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Are you concerned at all with your web host having access to all of your files and being able to essentially download your entire web app? What steps can you take to protect yourself? More specifically, I am interested in knowing how to protect the custom developments I've made to a WordPress powered site?

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  • Leave them, when you don't trust them. The only way, to really make sure, that nobody else can access your files/data is, that you don't give your files/data to someone else.
    – KingCrunch
    Aug 22 '11 at 21:49
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Are you concerned at all with your web host having access to all of your files and being able to essentially download your entire web app?

No.

What steps can you take to protect yourself?

None.

If you can't trust your web host, you're doomed and need to change providers immediately. It's impossible to protect a web site from the administrator(s) who maintain the server it runs on.

It's like if you are a business hiring a bookkeeper or sysadmin - they can't do their job if they don't have access to the company's financial records, or computer systems, respectively. You have to be able to trust that those people don't steal your company secrets.

I am interested in knowing how to protect the custom developments I've made to a WordPress powered site?

Not to put down the value of your work and all, but chances are nobody cares about them. There's a lot more to a custom development than having the code - you also need somebody who understands it and can work with it. I don't think code theft from commercial hosting platforms is much of an issue.

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  • More a philosopher's answer than an intelligent one. If you can't trust humanity why should you lock your house's door Jun 22 '19 at 17:46
  • @Viktor that's not the right analogy. You lock your door because strangers could harm you. That's common sense. In this scenario, that's the passwords and firewalls that protect the web site. But there are situations in life where you have to trust the people you work with to some degree because you can't meaningfully lock the door or hide stuff from them or control their every action. The sysadmin of the server you host stuff on is definitely one of those relationships.
    – Pekka
    Jun 22 '19 at 18:20
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You can encrypt your applications using various encryption engines such as Zend for PHP. Or you could always obfuscate your code before uploading it onto your web host.

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    Webhost need to support the decrypter for the encryption engine and obfuscation is never any kind of security (or whatever). Its just a waste of time.
    – KingCrunch
    Aug 22 '11 at 21:53
  • @KingCrunch mmmm, not entirely. Encryption/obfuscation would at least make sure there is no usable code on the host machine. This isn't half bad a suggestion for PHP and JS at least
    – Pekka
    Aug 22 '11 at 21:55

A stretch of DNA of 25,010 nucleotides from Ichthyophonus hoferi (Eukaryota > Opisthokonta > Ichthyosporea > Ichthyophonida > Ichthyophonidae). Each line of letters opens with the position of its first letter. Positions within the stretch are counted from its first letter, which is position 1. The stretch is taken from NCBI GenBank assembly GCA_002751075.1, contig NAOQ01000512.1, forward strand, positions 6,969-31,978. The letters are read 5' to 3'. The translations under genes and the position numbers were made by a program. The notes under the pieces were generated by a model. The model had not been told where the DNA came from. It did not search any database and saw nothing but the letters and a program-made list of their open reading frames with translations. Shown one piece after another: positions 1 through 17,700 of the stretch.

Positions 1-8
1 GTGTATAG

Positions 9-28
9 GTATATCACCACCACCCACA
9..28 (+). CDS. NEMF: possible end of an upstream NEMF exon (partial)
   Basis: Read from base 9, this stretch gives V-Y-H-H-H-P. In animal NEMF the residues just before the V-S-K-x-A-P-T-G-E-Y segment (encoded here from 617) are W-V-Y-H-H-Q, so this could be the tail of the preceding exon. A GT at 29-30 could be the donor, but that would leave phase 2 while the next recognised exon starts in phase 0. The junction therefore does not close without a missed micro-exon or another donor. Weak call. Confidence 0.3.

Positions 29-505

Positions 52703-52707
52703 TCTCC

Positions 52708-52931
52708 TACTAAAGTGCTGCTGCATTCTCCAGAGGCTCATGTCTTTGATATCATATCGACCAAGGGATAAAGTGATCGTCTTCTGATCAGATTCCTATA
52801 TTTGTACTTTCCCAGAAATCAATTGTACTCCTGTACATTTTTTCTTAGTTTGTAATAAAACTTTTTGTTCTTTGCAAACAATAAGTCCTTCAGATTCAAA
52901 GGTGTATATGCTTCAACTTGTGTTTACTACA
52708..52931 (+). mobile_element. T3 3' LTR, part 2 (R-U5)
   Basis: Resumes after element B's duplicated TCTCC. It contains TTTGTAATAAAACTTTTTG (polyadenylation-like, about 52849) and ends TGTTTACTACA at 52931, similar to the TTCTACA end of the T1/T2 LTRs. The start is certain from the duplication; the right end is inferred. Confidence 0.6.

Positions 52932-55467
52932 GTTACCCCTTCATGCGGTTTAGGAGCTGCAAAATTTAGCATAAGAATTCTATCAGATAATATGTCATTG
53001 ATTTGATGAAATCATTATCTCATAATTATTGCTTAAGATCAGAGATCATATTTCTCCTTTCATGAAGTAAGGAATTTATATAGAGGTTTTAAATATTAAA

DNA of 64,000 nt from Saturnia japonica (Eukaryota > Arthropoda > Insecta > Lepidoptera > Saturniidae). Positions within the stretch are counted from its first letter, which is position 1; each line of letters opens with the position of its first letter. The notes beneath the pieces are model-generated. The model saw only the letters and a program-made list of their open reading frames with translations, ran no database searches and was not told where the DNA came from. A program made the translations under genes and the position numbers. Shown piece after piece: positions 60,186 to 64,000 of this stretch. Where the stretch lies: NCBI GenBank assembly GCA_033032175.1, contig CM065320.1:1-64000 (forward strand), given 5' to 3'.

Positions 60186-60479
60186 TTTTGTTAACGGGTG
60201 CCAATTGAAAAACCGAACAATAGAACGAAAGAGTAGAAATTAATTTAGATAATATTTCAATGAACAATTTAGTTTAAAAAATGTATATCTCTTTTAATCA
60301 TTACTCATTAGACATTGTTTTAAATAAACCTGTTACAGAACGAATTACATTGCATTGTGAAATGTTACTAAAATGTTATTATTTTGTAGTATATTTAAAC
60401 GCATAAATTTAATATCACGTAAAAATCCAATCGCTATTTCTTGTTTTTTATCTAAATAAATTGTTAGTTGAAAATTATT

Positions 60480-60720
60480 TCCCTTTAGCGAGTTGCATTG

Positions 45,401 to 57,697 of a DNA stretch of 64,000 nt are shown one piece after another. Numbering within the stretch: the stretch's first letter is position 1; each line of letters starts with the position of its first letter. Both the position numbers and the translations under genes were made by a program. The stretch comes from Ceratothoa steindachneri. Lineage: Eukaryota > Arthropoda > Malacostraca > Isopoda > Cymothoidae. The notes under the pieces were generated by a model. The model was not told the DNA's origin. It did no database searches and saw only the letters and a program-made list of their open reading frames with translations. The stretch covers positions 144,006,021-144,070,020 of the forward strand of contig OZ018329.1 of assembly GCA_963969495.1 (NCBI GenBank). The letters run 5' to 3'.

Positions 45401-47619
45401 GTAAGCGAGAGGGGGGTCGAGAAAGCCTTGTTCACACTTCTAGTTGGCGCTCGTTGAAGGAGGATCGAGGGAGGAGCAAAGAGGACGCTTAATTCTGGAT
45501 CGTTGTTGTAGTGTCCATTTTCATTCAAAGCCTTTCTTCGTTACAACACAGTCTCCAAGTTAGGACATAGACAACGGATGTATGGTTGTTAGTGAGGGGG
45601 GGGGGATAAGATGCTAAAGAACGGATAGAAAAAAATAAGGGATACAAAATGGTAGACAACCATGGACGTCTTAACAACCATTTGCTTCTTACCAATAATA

• When its not usable, why should I put it on the machine? ;) Hehe, I know what you mean. #encryption: I don't know any webhost, that supports it. It would work, if its supported, but it in most cases it isn't. #Obfuscation: Maybe, but with modern IDE-support its not really a handicap.
    – KingCrunch
    Aug 22 '11 at 21:59
  • The only and right answer. Jun 22 '19 at 17:50
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If you don't trust your webhost, don't use them.

It is impossible to secure code against an enemy who owns the hardware and has administrative permissions on the server.

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  • How huge companies like FB a Microsoft do with thousands of employees snooping around? Com'on don't be naive Jun 22 '19 at 17:49
  • @ViktorJoras: Huge companies have access controls that prevent employees from accessing user data without business justification (this can be required by law for things like HIPAA).
    – SLaks
    Jun 24 '19 at 14:08
  • Not true. FB uses a custom PHP variant which is compiled prior to being executed. Not to mention the C++ written modules. Twitter uses Scala which is again precompiled. MS developers have access only to their development scope, all the rest is just binary. No source code on shared employee storage. The OP question is crystal clear and he deserves a crystal clear answer too. Jun 25 '19 at 2:25
  • @ViktorJoras: The OP is asking about customer code on a host, not internal code.
    – SLaks
    Jun 25 '19 at 14:22
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    No, the OP is asking how to protect exposed PHP code. Jun 25 '19 at 14:27
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There is nothing you can do to stop your web host from being able to see your files. It's their server after all, and they have root access to it.

Generally, nobody cares about your shared-hosting site enough to go poking around in the code. Sorry, but it's true. If you get large enough that it matters, you'll be running your own servers which only you have access to.

The best defense against hosts that might do something sketchy is to look for reviews of the hosting, and solicit recommendations from friends and other trusted colleages.

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